Anomalous surface wave observations from underground explosions have been widely attributed to the phenomenon of spall, i.e., the detachment and subsequent slapdown of near-surface layers in response to explosion-induced tensile stresses. We argue, on the basis of a simple equivalent-force model, that, while spall can enhance explosion surface waves at very short periods, it cannot contribute significantly to the teleseismic surface waves radiated by underground explosions at periods exceeding about 10 sec. Previous theoretical results to the contrary are in error, having been based on source models which do not conserve momentum.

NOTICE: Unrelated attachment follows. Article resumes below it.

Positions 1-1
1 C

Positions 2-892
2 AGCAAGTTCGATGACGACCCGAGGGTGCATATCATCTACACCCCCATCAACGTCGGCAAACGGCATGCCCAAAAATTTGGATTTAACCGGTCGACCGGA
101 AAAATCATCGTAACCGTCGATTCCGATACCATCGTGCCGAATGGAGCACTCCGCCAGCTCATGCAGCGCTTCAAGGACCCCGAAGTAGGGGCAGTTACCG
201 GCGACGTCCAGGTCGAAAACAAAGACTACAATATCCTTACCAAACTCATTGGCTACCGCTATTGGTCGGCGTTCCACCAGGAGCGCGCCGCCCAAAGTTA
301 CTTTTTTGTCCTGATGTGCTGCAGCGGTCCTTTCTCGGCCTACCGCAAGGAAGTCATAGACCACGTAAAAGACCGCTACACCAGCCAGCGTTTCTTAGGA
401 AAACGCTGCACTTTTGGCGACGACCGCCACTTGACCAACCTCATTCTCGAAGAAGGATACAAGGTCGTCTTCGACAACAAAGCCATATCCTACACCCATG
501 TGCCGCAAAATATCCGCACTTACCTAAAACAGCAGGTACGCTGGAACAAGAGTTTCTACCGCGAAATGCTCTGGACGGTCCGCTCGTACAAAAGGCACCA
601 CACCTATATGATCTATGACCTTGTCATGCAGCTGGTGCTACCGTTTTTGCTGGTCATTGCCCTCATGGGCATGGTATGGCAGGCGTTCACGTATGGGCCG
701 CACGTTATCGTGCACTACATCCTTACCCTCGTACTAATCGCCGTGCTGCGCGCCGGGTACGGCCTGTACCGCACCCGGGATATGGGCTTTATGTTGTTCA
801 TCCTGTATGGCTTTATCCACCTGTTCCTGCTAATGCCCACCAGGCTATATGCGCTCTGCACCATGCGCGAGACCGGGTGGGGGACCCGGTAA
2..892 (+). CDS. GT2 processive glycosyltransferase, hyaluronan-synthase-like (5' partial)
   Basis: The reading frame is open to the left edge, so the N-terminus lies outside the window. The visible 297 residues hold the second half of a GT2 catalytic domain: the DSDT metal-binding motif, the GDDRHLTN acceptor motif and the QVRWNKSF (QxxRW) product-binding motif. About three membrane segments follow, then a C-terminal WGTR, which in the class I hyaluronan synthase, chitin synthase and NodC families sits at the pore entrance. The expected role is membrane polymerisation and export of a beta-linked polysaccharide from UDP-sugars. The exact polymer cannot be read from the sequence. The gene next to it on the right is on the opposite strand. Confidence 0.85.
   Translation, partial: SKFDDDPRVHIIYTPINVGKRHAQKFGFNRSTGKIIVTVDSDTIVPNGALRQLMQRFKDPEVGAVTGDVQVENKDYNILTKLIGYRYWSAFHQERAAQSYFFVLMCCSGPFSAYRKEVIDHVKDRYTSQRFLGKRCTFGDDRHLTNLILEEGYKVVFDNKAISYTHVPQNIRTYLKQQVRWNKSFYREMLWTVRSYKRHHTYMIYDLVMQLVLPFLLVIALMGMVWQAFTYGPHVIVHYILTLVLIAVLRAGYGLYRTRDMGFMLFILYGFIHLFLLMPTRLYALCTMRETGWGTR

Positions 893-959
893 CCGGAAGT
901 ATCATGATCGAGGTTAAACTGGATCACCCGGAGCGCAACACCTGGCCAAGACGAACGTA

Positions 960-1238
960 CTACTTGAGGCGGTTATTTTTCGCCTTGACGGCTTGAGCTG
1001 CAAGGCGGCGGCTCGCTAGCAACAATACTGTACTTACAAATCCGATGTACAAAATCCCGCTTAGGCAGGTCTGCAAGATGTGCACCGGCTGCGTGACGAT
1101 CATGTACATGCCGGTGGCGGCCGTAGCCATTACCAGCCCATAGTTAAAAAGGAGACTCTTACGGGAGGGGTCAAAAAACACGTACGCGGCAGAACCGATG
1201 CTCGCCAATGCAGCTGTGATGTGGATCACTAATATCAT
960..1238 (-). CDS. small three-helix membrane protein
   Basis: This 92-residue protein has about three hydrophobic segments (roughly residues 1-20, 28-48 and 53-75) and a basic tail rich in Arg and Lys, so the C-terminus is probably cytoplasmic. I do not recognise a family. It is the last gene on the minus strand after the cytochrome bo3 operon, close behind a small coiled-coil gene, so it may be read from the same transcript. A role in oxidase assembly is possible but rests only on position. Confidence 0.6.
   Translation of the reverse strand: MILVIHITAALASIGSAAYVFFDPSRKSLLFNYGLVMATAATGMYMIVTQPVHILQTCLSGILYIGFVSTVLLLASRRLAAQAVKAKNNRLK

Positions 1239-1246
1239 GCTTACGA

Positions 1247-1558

A nonlinear, two-dimensional (axisymmetric) finite difference simulation of a buried explosion in granite further supports the conclusion that spall cannot contribute to long-period surface waves. The simulation exhibits extensive spall; nonetheless, predicted fundamental mode Rayleigh wave spectra are nearly identical to those obtained from a spherically symmetric simulation (which does not include spall), at periods exceeding about 10 sec. At shorter periods, the two-dimensional simulation predicts some Rayleigh wave enhancement, compared to the one-dimensional simulation. The maximum enhancement, about a factor of 2, occurs at a period of approximately 2.5 sec. Synthetic long-period Rayleigh wave seismograms, at 3000 km range, show no perceptible phase or amplitude anomalies due to spall. These results are in excellent agreement with the predictions of our equivalent-force model.